So here are my list of October reads
Families have secrets they hide even from themselves....
It should have been an ordinary birth, the start of an ordinary happy family. But the night Dr David Henry delivers his wife's twins is a night that will haunt five lives forever.
For though David's son is healthy boy, his daughter has Down's Syndrome. And, in a shocking act of betrayal whose consequences only time will reveal, he tells his wife their daughter died while secretly entrusting her care to a nurse.
As grief quietly tears apart David's family, so a little girl must make her own way in the world as best she can.
Kate Fisher is Amish. For eighteen years, she has grown up in a community set apart from the modern world by lifestyle and belief, It is a community fiercely protective of its way of life. To turn your back on it is to lose everything - your church, your home and your family.
So in the middle of the night when the baby comes, Kate does the only thing she knows how to do in times of stress: she prays.
Exhausted, she falls asleep, when she wakes the child is gone. Her prayer has been answered.
But faith alone cannot help when the body is found.
Set between England and the Spanish Canary Islands, three women discover a surprising truth about their shared pasts.
Following the wishes of her parents to keep her safe during the war, Julia is forced to enter a convent in Barcelona. Looking for a way to maintain her links to the outside world, she volunteers to help in a maternity clinic. But worrying adoption practices in the clinic force Sister Julia to decide how far she will go to help those placed in her care.
Six months after her parents' shocking death, thirty-four-year-old journalist and jazz enthusiast Ruby Rae has finally found the strength to pack away their possessions and sell the family home. But as she does so, she unearths a devastating secret her parents, Vivien and Tom, had kept from her all her life.
Enter a vanished world: Jackson Mississippi, 1962. Where black maids raise white children but aren't trusted not to steal their silver.
There's Aibileen, raising her seventeenth white child and nursing the hurt caused by her own son's tragic death: Minny, whose cooking is nearly as sassy as her tongue; and white Miss Skeeter, home from college who wants to know why her beloved maid has disappeared.
Skeeter, Aibileen and Minny. No one would believe they'd be friends; fewer still would tolerate it. But as each women finds the courage to cross boundaries, they come to depend and rely upon one another. Each is in search of a truth. And together they have an extraordinary story to tell.
Kim Edwards The Memory Keeper's Daughter was recommended by the ladies who work in my local Waterstones. They had recently read it as part of their book club and said it was one I should definitely add to my wish list.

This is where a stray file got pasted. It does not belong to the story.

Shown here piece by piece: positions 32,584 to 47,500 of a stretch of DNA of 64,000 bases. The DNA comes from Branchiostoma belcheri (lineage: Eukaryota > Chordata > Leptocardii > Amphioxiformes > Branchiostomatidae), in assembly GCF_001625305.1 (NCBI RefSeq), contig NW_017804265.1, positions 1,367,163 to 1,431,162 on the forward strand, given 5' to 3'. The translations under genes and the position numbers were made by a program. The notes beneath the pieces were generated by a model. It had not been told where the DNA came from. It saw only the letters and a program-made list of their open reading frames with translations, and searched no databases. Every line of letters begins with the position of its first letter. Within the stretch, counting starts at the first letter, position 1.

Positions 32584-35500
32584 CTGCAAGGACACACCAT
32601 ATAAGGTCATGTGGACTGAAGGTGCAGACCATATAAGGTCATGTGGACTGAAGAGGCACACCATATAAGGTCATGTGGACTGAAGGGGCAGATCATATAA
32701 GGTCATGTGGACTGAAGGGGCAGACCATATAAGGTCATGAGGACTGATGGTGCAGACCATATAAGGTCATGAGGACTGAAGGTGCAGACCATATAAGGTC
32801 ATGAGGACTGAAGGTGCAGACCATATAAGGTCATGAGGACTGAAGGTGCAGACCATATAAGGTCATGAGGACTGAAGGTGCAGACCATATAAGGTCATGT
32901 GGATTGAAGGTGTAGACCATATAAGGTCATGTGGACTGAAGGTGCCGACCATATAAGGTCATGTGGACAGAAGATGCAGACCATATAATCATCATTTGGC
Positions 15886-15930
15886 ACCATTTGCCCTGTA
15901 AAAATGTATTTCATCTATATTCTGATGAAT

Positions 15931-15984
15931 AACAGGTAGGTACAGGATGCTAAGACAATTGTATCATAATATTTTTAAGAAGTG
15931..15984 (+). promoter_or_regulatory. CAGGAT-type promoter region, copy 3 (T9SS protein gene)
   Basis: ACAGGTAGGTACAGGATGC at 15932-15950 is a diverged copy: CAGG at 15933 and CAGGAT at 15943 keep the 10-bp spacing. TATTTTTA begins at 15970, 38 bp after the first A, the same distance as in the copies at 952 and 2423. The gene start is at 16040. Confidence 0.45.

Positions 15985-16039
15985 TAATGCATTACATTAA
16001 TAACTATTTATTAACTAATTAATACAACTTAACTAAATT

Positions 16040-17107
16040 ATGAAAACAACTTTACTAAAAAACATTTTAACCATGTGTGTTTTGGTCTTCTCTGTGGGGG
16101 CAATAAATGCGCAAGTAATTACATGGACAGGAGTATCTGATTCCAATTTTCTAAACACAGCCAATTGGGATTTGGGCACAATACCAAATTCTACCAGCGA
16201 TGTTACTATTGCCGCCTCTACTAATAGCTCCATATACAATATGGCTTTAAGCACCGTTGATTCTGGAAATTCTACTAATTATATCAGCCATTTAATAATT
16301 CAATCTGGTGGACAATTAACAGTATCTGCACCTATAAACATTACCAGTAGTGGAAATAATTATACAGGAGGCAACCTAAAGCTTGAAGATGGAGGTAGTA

I had recently read Jodi Picoult's the Storyteller which I thought was brilliant and Songs of the Humpbank Whale which I didn't. My book swap buddy at work wanted to restore my faith in Jodi Picoults novels so has lent me Plain Truth.
At the beginning of this year I had 26 books residing on a bookshelf and I challenged myself firstly to have read 13 out of the 26 by June and if I completed this challenge then I would continue working my way through the remaining 13. Rosanna Ley's Bay of Secrets is number 26 so had to be included in my October reads in order for me to empty the shelf ready for more.
And of course there will be my Return to School read challenge and this months book is Educating Rita. I am far too old to have read this one when I was at school my eldest son had to read it for his GCSE. I always loved the book and the film. He on the other hand wasn't that struck. Each to their own as they say.
Not sure which order I will read them in but to start off my October reads I am going to read Elaine Hussey's The Sweetest Hallelujah which has been patiently waiting on my Kindle.
Desperate. Nowhere to turn. Dying women seeks mother for her child. Loving heart required. Call Vinewood 2-8640 Mississippi, 1955 Betty Jewel Hughes is dying of cancer. Her final wish? To find someone to take care of her young daughter Billie., when she's gone. On the other side of town, Cassie Malone, is an outspoken housewife insulated by her wealth and privileged white society. Recently widowed and childless, Betty Jewel's advert speaks to her own deep longing for a child. With racial tension in the South brewing, any bond forged between the two women and Billie will need to be as deep as it is forbidden.
Happy October reading one and all.